But in so doing the media have merely blinded us at a time when we need our wits about us, and we need good information. By replaying the first draft, with no attention to the huge reconsideration that's gone on since 2000, on both this case and on what dynamics played in the outbreak of the second intifada, by closing off any discussion of its relationship to global jihad, and even the current French intifada, the media have administered their valium.

Our ability to deal with the situation depends on our understanding of its dynamics.

And instead, the French courts and media have given us a classic case of aristocratic justice, the kind that Dreyfus elicited initially. As one of my French lawyer friends put it about a different case where a Jewish (lawyer) was being condemned as a scapegoat for the misdeeds of higher-ups, when he appealed on behalf of the truth and humanity, “La justice ne peut pas agir ainsi. Il faut savoir diriger un pays.” [Justice can't work that way. One has to know how to direct/govern a country.]

The tragedy here is that justice becomes the handmaiden of social order defined in terms of the “honor” of the elite. When faced with the classic dilemma of the Dreyfus affair, and here the Muhammad al Durah affair — honor or honesty — those in favor of “social order” choose honor.

I understand that everywhere, judges take into account “the good of the country” in decisions, that there are corrupt and corruptable judges, and that even a principle so noxious to civil society as “honor over honesty” might — even often — direct judicial decision-making. But I think in terms of batting averages. No one bats a thousand. But there's a huge difference between a .333 hitter and a .250 hitter.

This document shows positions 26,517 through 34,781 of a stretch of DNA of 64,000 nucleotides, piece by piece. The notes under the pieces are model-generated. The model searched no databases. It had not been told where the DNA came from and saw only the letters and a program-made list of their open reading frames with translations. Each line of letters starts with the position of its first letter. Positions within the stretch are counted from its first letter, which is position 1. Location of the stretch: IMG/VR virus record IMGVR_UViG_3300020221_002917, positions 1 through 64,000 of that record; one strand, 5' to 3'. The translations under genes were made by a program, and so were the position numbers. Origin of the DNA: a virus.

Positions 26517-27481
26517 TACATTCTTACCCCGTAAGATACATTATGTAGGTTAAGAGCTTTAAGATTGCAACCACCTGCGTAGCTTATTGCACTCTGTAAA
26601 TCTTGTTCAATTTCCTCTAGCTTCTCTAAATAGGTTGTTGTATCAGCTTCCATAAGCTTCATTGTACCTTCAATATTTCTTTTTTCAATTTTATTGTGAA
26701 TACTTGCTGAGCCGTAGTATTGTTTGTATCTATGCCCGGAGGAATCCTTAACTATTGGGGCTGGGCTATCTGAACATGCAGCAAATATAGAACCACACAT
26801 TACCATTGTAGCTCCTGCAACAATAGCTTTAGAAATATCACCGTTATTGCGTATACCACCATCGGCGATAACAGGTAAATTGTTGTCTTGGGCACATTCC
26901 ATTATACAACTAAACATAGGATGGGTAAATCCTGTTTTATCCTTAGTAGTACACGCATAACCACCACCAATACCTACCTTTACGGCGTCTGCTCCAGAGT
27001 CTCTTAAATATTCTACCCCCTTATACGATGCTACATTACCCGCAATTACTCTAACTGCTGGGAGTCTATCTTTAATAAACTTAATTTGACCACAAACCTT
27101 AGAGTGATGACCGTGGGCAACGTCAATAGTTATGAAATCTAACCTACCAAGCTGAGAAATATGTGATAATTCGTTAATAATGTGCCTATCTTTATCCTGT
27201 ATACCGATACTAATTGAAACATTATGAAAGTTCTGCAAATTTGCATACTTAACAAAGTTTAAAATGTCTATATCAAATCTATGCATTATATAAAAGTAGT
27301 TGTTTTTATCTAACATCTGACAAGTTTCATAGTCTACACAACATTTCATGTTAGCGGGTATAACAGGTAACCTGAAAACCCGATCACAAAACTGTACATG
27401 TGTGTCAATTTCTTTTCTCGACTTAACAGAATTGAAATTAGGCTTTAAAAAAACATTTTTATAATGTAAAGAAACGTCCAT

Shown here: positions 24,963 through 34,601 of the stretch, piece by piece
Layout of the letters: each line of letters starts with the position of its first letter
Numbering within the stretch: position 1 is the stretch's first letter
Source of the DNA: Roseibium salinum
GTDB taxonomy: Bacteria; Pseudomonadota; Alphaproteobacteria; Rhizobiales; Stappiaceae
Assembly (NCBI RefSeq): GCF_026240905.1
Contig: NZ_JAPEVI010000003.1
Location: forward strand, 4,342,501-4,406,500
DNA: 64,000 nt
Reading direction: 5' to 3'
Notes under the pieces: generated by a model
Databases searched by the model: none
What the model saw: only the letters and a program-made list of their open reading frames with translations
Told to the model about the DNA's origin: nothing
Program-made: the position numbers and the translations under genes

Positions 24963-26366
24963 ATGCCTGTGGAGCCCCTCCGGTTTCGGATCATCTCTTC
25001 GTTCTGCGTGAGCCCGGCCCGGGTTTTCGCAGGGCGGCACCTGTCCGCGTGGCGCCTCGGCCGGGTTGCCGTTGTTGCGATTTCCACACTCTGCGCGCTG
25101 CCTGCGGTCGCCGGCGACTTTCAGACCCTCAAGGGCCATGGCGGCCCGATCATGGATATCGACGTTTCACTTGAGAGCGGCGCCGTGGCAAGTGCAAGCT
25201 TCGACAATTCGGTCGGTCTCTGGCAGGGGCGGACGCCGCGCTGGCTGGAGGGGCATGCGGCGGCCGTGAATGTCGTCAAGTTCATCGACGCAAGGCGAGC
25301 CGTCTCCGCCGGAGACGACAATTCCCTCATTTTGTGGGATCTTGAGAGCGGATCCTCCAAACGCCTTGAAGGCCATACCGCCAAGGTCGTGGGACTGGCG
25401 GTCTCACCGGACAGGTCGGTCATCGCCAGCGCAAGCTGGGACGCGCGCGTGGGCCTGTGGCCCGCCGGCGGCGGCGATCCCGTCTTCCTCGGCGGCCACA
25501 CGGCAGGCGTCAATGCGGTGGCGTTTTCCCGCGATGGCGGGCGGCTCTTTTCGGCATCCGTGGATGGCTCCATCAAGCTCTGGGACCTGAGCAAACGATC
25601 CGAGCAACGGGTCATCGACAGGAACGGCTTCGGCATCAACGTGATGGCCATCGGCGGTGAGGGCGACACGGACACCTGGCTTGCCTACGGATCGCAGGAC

The real test of a democracy is not whether its courts are corrupt, but how it allows the news to reach the public and how it responds to that discovery. As an historian with limited evidence here, but a close understanding of the evidence I have, I'd say that the French justice system is in serious trouble. You can't bat in the low .200s in these matters (or lower?) and last long in the big game of civil society. And in so serious a case as this… which has so much to say about so vigorous and underestimated a cultural challenge as global Islamism…

***

We thought it was a real game, and instead we were agitating ourselves among sleepwalkers. We will continue to agitate with words of reason and reasoning in the hopes of awakening them while they can still win in the world of discourse.

After all, the definition of honor-shame culture is one in which you are allowed, expected, even required to shed the blood of another for the sake of your own (alpha-male) honor. And the definition of a civil society is one that systematically substitutes a discourse of fairness for violence in dispute settlement. When a civil society uses the very courts that were created to make that transition from violence to discourse, in order to unfairly protect the honor of dishonest people who pump poisons into its information stream, it corrupts the very life-blood of its republic.

Two more trials, two more chances.

Next one: this afternoon.

Richard Landes